So I’ve decided to move to South Korea. Seoul, to be precise.
When I tell my friends I’m moving to Korea, I have three common reactions:
But seriously, it’s to do an art residency in Seoul. While it will be my fourth home city (“home” being anywhere I’ve lived in for at least six months because really, it’s probably the only criterion I have left), it’s my first time to live in East Asia.
A big part of choosing South Korea among all other countries is, duh, taekwondo, which I have realized has way more impact on my creativity than I think I give it credit for. Yes, I expect training after studio hours to be the most badass there, so I have high expectations for Dojang/School #15 and Sabonim/Master #29.
I only had a few weeks to pack as much Korean in my head as I possibly could, as I don’t think taekwondo terms will help much. For future expats in Korea, check out the incredibly helpful and hilariously engaging videos of Eat Your Kimchi and SweetAndTasty, which I’ve also written about in a previous post.
And so the past two weeks were of doing what I now call The Expat Thank-You and Farewell Rounds (Part 7) of saying goodbye and having conversations with close friends and mentors. Closing another chapter through conversations, no matter how short that chapter was, is important to me, hence the lightning round of brunches, coffees, lunches, dinners, and drinks that make me question the human need of saying farewell over carbs. It’s quite sad to leave again, but I choose to look on the bright side. I am looking forward to uninterrupted time of continuing my work in a country that values tradition, skin care, and taekwondo as much as I do. Woohoo!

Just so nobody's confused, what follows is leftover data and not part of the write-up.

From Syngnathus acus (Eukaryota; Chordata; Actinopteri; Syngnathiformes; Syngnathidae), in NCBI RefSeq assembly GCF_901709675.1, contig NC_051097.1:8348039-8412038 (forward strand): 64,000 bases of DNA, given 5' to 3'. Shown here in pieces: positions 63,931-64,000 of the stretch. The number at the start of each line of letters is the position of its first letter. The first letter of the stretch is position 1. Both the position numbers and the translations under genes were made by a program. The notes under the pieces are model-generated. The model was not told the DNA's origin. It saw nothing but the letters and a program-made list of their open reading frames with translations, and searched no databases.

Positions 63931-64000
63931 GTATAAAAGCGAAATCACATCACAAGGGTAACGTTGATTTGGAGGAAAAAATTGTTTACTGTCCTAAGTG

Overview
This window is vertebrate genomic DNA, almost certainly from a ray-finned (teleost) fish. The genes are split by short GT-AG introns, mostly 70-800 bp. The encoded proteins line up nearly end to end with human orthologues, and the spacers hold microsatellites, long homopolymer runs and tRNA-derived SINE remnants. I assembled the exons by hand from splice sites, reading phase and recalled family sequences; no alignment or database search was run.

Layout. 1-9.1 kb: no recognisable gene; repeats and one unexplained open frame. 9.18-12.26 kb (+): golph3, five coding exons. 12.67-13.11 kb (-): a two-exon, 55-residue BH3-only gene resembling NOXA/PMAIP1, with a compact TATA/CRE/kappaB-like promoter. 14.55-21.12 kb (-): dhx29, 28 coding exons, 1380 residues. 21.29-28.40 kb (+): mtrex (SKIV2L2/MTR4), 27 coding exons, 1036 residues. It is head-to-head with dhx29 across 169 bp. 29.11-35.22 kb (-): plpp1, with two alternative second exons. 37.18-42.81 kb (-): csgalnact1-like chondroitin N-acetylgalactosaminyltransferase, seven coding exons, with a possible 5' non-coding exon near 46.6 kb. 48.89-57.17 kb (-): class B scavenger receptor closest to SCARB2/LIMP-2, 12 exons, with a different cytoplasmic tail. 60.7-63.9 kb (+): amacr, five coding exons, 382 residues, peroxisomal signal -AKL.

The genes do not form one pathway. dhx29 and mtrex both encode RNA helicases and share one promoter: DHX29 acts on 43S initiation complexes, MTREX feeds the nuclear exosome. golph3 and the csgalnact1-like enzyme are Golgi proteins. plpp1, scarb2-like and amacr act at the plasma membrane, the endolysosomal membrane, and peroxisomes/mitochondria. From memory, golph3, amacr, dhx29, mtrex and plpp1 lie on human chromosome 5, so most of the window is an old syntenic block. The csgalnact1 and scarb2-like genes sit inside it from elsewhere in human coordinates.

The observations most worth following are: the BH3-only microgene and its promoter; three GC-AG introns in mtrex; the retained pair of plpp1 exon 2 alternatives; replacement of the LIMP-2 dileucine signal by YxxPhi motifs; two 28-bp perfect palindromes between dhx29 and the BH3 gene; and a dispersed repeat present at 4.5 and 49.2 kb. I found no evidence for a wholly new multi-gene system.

In the past nine years, I’ve always headed out west, and so this should be quite an adventure. Truthfully, it kind of feels like I’m going to another planet, or a parallel universe. I’m going to pretend the entire country is a dojang to minimize any untoward cultural misunderstandings. The bowing, the removal of shoes before getting in the room, shaking hands while touching your elbow—I’ve been doing this in taekwondo for the past 16 years.
It seems like only six months ago when I packed up my life and said goodbye.
Oh wait, it was.
Well, here goes nothing.
*Edit: So I’m here in my studio and they DO have bedsheets, or at least something that covers the bed. What the hey, internets.